Hawkish Prime Minister Benjamin Netanyahu emerged the bruised winner of Israel’s election on Tuesday, claiming victory despite unexpected losses to resurgent center-left challengers.
Exit polls showed the Israeli leader’s Likud party, yoked with the ultra-nationalist Yisrael Beitenu group, would still be the biggest bloc in the 120-member assembly with 31 seats, 11 fewer than the 42 they held in the previous parliament.
If the exit polls compiled by three local broadcasters prove correct - and they normally do in Israel - Netanyahu would be on course for a third term in office, perhaps leading a hardline coalition that would promote Jewish settlement on occupied land.
But his weakened showing in an election he himself called earlier than necessary could complicate the struggle to forge an alliance with a stable majority in parliament.
Netanyahu on Tuesday night thanked the public for electing him as premier for new term in office, and pledged to create a coalition “as broad as possible.”
“I wish to thank millions of Israelis who realized their democratic right today,” he wrote on his Facebook page.
“Based on the results in the exit polls, it’s clear the citizens of Israel determined they want me to continue as prime minister, and that I form a government as wide as possible,” he wrote, saying he would immediately begin “efforts to form a government which was as broad as possible.”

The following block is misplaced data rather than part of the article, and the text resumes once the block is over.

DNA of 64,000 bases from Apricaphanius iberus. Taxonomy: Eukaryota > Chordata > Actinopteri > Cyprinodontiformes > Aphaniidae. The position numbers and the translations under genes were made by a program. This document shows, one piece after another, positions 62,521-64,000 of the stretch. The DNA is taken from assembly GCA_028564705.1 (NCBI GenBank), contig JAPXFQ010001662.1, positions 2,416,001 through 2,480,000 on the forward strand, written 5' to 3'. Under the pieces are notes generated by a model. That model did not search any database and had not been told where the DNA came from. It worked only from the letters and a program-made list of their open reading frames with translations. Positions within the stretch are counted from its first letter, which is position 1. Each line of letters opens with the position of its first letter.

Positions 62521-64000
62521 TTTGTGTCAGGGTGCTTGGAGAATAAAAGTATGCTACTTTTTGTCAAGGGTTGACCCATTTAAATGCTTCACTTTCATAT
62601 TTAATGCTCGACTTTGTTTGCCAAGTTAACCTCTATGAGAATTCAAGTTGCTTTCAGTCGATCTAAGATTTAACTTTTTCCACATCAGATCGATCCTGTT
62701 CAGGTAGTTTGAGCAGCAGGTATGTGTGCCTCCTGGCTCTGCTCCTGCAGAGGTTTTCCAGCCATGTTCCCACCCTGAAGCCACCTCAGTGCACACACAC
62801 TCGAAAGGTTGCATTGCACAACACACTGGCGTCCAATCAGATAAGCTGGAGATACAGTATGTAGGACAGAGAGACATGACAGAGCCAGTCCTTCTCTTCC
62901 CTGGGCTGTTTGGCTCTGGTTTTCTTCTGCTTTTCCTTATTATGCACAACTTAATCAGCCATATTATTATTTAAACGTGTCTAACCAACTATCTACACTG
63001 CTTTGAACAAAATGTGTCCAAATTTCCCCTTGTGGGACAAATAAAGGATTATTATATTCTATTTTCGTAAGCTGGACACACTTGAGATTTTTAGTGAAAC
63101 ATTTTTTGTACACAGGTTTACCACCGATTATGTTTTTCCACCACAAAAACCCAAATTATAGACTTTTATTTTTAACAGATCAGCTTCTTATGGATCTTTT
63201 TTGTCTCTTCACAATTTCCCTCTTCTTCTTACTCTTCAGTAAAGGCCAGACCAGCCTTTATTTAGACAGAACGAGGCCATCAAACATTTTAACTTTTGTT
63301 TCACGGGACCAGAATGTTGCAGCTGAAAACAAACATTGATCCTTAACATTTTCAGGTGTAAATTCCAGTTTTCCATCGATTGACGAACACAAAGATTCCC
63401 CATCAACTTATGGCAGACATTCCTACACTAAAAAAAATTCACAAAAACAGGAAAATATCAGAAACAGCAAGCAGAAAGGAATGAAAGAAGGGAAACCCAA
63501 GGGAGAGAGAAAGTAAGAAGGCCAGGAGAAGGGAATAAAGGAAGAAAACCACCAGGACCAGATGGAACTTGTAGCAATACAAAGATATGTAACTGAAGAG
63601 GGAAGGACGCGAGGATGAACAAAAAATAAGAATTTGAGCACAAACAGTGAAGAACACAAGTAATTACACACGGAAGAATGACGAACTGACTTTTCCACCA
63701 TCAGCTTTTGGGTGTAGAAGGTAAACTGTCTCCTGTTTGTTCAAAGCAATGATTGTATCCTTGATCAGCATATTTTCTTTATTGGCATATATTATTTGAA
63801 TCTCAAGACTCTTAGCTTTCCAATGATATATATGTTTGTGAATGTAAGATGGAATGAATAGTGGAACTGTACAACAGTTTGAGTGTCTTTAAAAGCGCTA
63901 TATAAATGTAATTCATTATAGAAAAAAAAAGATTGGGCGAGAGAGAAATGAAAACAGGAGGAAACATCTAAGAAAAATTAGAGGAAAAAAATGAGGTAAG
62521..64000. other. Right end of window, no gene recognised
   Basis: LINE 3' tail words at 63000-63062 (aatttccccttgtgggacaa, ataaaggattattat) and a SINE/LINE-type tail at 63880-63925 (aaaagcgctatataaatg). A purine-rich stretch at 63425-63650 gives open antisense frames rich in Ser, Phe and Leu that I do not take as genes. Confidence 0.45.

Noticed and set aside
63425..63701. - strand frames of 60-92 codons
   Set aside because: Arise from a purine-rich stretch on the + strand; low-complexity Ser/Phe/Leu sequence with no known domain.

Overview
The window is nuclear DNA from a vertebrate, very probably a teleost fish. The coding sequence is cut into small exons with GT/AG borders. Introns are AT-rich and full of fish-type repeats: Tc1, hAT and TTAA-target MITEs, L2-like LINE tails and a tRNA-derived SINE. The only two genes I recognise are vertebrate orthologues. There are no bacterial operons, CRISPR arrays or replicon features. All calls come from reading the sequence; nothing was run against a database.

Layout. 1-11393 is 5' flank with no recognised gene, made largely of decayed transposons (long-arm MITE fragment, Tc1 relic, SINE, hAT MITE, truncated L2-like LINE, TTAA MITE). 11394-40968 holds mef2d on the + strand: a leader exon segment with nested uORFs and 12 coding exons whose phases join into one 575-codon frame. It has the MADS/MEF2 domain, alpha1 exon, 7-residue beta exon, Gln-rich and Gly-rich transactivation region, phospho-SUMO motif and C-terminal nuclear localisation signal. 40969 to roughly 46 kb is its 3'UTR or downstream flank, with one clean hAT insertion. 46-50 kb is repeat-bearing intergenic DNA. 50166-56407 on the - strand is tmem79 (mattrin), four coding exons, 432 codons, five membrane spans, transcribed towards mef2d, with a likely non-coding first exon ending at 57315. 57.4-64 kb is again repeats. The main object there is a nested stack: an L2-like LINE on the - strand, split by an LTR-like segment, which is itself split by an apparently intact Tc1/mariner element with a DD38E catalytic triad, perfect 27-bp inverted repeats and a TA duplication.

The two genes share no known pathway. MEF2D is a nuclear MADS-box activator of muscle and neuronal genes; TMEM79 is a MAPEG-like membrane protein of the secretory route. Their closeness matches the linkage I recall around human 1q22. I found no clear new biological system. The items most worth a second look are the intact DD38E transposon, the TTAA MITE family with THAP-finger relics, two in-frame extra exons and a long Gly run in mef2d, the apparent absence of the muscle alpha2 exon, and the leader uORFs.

Voting stations across Israel and Israeli settlements in the West Bank opened their doors at 0500 GMT on Tuesday, the start of the country's legislative elections.
The elections were widely expected to return Netanyahu to office. The next government will face old foreign policy challenges, such as the threat of Iran's nuclear program. It will also have to deal with changes in the region caused by the Arab uprisings.
Besides this, if Netanyahu is kept in power he will look to battle stubborn domestic economic issues, moving quickly to pass a tough austerity budget in a bid to tame Israel's deficit, while managing public discontent over the cost of living and income inequality.
Some 5.65 million Israelis are eligible to vote in the parliamentary election, with 10,132 polling stations open for 15 hours. Exit polls are traditionally broadcast immediately after voting ends.
Polls leading up to the election have consistently projected that the joint list of Netanyahu's Likud faction and the secular nationalist Yisrael Beitenu will come out far ahead of its rivals.
The center-left opposition Labor party is expected to come in a distant second, with the hardline religious nationalist Jewish Home projected to make an almost unprecedented showing and take third place